On a national park in the Okanagan-Similkameen
For a number of years now the national agency (Parks Canada) responsible for establishing and maintaining national parks has been examining the feasibility of establishing a national park in the dry interior area of southern British Columbia near the US border. At first glance this would seem to be a “no brainer.” There is no national park in this region and, as the National Parks System Plan notes, “this is one of the most ecologically diverse regions in Canada, and a significant portion of the region’s biota is found nowhere else in the country.” Just recently, however, the government of British Columbia has decided not to proceed with this initiative, leaving the federal government with no choice other than to curtail its efforts since, according to Section 5 of the Canada National Parks Act, the federal government cannot establish a national park unless “the government of the province in which those lands are situated has agreed to their use for that purpose.”
So what happened? Well, the issue became controversial and polarized, pitting those who view a national park as the best available option to preserve and protect endangered ecosystems and their species diversity against those who want to be able to ranch, hunt, cut wood, operate off-road vehicles, etc. in the area that would be set aside for the park. While various rationales have been put forward by the park opponents to justify their opposition, including destruction of homes and crops as a result of catastrophic firestorms and lustily breeding wildlife running amok, the real reason, I believe, boils down to a strong sense of entitlement on the part of the park opponents to be able to carry on in the future as they do now and to not have to curtail or modify their activities in order to accommodate some idealistic notion of protecting, for all Canadians, an unique part of our national heritage. Also, the opponents can point to various parcels of land in the area that are afforded some degree of protection — areas with evocative names like Kobau, Chopaka and Kilpoola.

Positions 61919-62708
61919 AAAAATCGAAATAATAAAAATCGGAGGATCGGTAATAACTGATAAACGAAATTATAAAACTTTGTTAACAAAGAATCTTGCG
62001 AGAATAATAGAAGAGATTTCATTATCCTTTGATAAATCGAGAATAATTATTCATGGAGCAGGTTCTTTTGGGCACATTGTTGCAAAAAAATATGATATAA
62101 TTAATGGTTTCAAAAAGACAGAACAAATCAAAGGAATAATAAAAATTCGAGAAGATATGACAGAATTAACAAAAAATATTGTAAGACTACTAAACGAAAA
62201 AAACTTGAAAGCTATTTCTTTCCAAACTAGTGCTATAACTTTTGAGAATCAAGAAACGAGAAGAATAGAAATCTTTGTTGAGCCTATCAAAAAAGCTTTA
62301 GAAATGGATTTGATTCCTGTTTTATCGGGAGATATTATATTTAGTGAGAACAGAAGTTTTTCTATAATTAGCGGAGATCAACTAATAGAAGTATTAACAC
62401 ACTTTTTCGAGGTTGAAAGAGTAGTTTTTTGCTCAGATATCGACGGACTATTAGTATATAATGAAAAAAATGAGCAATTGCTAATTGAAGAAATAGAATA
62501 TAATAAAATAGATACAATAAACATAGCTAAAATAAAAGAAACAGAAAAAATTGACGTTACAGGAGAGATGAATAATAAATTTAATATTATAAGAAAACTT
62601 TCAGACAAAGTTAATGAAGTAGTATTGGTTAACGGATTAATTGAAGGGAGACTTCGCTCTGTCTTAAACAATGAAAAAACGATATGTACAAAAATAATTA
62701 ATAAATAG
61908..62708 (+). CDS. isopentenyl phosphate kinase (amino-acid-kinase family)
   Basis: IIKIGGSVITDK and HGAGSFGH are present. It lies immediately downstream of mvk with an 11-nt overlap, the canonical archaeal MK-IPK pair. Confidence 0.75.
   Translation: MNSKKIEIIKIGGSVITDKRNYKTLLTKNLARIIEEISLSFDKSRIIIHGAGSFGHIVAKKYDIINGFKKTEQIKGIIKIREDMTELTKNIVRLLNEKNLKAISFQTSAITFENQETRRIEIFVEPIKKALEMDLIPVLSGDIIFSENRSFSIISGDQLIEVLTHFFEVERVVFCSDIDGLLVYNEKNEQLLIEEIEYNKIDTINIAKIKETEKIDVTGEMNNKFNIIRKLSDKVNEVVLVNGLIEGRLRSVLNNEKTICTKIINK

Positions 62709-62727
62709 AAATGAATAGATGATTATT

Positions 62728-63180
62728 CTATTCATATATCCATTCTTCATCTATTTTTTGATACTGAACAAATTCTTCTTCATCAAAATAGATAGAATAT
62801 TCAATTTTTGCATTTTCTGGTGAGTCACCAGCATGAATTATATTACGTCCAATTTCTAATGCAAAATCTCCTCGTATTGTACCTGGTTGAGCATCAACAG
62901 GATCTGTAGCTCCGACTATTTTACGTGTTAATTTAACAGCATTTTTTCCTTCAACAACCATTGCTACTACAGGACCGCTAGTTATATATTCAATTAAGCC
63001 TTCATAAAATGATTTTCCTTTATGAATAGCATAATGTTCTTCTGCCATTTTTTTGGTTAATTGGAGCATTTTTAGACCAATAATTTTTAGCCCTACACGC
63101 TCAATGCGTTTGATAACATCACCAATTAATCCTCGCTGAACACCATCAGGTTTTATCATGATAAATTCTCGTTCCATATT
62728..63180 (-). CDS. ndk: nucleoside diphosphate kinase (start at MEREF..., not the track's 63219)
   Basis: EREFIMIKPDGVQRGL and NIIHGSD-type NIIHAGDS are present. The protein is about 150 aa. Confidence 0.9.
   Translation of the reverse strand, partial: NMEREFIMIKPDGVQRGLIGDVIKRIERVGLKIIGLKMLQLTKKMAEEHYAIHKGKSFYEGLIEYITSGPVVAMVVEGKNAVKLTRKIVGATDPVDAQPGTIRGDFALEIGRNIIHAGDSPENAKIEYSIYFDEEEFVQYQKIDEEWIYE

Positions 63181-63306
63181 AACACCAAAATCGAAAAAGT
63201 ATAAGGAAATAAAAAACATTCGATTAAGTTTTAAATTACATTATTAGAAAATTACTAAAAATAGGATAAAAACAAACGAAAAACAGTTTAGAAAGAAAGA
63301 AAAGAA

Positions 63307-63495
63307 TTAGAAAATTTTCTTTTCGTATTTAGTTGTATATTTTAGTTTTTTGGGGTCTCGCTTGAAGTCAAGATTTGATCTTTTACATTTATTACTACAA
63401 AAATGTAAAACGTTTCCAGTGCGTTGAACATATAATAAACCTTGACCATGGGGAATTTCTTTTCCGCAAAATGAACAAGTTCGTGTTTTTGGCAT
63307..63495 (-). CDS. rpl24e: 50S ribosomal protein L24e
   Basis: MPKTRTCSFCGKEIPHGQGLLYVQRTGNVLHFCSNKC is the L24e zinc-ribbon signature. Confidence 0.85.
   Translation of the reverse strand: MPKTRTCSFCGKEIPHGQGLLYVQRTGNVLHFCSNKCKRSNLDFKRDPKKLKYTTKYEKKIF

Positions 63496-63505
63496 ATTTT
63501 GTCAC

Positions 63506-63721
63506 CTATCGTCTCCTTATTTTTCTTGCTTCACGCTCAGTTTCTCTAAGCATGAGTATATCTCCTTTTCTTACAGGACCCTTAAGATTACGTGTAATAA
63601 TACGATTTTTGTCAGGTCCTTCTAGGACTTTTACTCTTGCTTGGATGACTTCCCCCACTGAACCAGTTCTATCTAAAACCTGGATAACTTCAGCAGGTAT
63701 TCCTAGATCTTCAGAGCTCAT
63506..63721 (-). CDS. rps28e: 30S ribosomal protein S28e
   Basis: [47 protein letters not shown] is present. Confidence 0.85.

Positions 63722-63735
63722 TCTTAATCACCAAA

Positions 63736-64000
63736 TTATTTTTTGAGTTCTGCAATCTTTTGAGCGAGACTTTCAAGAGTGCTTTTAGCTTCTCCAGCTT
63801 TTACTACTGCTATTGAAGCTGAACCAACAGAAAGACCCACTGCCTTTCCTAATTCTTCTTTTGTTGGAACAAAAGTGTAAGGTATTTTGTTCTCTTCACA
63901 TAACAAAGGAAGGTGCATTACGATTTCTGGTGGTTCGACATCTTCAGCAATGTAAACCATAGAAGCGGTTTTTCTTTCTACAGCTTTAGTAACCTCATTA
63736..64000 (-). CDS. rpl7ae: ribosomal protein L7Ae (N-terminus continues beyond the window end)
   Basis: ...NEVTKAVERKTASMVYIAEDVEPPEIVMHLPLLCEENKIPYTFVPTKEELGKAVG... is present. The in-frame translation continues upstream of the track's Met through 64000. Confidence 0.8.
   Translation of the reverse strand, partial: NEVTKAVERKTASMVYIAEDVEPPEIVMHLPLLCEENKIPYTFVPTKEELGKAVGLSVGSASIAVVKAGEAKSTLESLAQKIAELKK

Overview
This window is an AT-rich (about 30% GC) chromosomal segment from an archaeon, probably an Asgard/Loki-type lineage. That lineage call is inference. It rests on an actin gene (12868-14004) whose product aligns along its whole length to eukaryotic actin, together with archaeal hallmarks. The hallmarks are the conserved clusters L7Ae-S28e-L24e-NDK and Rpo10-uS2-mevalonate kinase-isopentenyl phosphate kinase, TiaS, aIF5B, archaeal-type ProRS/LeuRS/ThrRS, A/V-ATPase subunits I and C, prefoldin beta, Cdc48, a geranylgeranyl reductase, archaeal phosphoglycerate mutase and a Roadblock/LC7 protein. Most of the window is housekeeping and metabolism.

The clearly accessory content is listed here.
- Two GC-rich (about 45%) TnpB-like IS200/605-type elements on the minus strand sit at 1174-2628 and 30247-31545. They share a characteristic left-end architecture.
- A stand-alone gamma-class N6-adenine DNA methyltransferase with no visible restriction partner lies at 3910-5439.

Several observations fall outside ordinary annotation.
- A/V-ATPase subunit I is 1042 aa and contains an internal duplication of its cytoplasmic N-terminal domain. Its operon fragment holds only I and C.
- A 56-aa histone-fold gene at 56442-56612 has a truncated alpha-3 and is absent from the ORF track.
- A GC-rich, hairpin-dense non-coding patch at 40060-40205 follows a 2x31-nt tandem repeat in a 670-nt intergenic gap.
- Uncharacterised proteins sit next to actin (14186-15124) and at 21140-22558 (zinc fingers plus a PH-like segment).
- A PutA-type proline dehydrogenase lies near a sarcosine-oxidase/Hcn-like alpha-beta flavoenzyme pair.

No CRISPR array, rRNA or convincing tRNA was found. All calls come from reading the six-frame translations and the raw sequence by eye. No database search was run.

The problem, however, is that the protection provided for these areas is minimal on paper and virtually non-existent in fact due to successive budget cuts by a provincial government that is currently struggling to pay for its social programs and is not strongly committed, in any case, to spending much money to protect the long-term integrity of its ecosystems. Add to this concerns expressed by the First Nations about inclusion in the process and it becomes a fairly simple decision for the provincial government to back off and accede to the wishes of lobby groups representing people who are generally more inclined that not to support the political party currently in power.
The net effect is that, for the present, the short- to medium-term interests of a relatively small number of people (especially when viewed through a national and intergenerational lens), many of whom are closely connected to the area of potential land acquisition have trumped the long-term interests of the many, few of whom are directly connected to the land in question. This will be seen as a fair outcome by some, but it will come at a cost — continued deterioration of a precious part of our national heritage. Since the issue, although firmly placed on the back burner, is not entirely dead, and since politicians, governments, and economic circumstances change over time, there is hope that if the deterioration is sufficiently gradual, positive steps will be taken to ensure the integrity of the endangered ecosystems of the Okanagan-Similkameen whether it’s through the establishment of a national park or through some other means involving governments and NGOs.